I forget when Master Chef premiered on Fox, but it was about three or four years ago, back when I was a TV critic. That’s the competition show in which ordinary people put their cooking skills up against each other in the usual challenges and eliminations. It features Chef Gordon Ramsey as the head judge. I was watching the advance screener of the show and realized I was getting really annoyed. At first, I thought it was Ramsey, who is annoyingly full of himself, and wrote it off as his schtick.
But then he kept going on about how the competition was about celebrating home cooks. And I realized he was celebrating home cooks by turning them into restaurant chefs. Huh? And then there was his big thing about having to use only the finest ingredients? Say what?
That’s when I started feeling a little insulted. It was as if Ramsey was saying the only good cooking is done in restaurants by people who use only the best. Excuse me, it does not take any great talent, though maybe some training, to make fabulous ingredients taste good. You want to make Kobe beef taste good? You sprinkle some salt and pepper on it and make sure it doesn’t overcook. That’s it, baby. The finest ingredients are easy. The really talented cooks are the ones who can make the lousy ingredients taste good.
If you think that’s impossible, then you have been brainwashed by Ramsey and others of his ilk. Women have been making lousy cuts of meat, entrails and borderline vegetables taste fabulous for generations. Some of the great French classic dishes, including coq au vin, boeuf bourgignon and cassoulet started out as hearty peasant fare, cooked by women trying to figure out how to make stringy old chicken and scraps of stringy meat taste good. African American women took the worst bits of the pig and made chitlins a delicacy. Chinese women made chicken feet tasty.
I’m not saying there isn’t a lot to be learned from restaurant cooks. There is. And I love eating in restaurants, so please do not take anything written here as negating any of that. But home cooking is a different beast and if you want to celebrate it, then don’t focus on the hobbyists, who spend the weekend carefully shopping, then using every pan and dish in the kitchen whipping up some fabulous gourmet treat, placed perfectly on a plate worthy of a magazine layout. Focus on the women and men who day in and day out, stretch their food budget out to buy what they can afford, then get dinner on the table night after night, after long days working at whatever they do. Who create delicious meals out of nothing and a warm and welcoming space for families to come together and share their lives and be present to each other.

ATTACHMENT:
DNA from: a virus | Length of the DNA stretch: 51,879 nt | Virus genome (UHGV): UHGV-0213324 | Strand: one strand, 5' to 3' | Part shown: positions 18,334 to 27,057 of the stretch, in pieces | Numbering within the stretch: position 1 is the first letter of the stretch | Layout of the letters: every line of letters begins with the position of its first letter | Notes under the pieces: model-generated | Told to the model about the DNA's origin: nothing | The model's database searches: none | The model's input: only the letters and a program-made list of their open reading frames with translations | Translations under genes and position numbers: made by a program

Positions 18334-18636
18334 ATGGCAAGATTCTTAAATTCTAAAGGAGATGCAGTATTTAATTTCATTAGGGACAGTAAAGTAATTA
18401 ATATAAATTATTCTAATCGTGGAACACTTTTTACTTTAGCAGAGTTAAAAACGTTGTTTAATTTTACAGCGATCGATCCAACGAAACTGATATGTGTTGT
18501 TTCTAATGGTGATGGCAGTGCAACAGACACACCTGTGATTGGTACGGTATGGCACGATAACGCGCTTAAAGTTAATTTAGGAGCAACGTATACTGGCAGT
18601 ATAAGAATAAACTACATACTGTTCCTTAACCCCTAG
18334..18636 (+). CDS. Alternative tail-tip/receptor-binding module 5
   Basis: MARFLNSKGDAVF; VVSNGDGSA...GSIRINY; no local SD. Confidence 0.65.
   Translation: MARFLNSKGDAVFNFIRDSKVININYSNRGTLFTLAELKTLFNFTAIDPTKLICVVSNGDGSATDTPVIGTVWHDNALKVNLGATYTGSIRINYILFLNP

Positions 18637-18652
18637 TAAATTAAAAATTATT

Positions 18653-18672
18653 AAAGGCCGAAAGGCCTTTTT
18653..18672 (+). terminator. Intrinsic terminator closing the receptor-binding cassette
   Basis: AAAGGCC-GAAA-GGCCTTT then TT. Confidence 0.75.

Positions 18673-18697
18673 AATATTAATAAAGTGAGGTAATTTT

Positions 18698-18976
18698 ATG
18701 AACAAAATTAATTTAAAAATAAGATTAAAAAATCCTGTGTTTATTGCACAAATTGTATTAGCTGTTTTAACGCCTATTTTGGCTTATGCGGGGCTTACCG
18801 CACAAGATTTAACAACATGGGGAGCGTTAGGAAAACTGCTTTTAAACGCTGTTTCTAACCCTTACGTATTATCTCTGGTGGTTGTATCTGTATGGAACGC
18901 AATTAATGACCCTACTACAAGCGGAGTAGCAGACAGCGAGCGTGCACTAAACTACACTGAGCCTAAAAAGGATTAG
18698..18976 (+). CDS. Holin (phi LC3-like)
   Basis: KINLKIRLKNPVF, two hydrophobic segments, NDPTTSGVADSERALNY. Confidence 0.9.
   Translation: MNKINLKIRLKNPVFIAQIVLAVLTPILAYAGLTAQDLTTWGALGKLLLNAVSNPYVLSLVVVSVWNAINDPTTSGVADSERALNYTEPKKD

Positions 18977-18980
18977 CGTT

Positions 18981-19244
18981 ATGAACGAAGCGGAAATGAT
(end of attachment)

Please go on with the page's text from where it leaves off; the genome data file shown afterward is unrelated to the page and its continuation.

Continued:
There’s a lot being said about the obesity epidemic in this country. There are many, many factors, including inactive lifestyles, and over-processed foods loaded with sugars. But I would argue that a big part of the problem is too many meals eaten in restaurants. I know that’s when I start to gain weight. And I start losing when I eat at home. Which also means that a good solution to the epidemic might be getting folks to start cooking and eating at home. We, as humans, connect over food. Meals form the basis of religious ritual in both Judaism and Christianity. Food is community.
There are those who insist that connecting with each other through food and meals is dangerous, that it’s what’s making us fat. I want to knock those idiots upside the head. The obesity epidemic started when the tradition of the sit-down family meal started falling apart. The solution to obesity isn’t making us afraid of our food, but instead (and counter-intuitively) it may well be to make us fall in love with our food again. And with spending time together in the kitchen and at the dining room table.
Yes, daily cooking can be a real grind. It’s not easy to come up with dishes that are tasty and healthy and budget conscious every night. But we do it because it’s important, not only for our physical health, but the health of our spirits. Because it’s important for growing healthy, loving families. Kind of like what our moms did for many of us when we were growing up. And generations of mothers before that.
Gordon Ramsey does not believe in home cooking. He believes in restaurant cooking at home – which has its place. But real home cooking isn’t about showing off. It’s about getting it done. It’s not about the finest ingredients. It’s about making the ingredients you have taste great. Real home cooking is about bringing families – however you define that – together in what winemaker Wes Hagen called “The last great analog ritual.” It’s the most important work there is.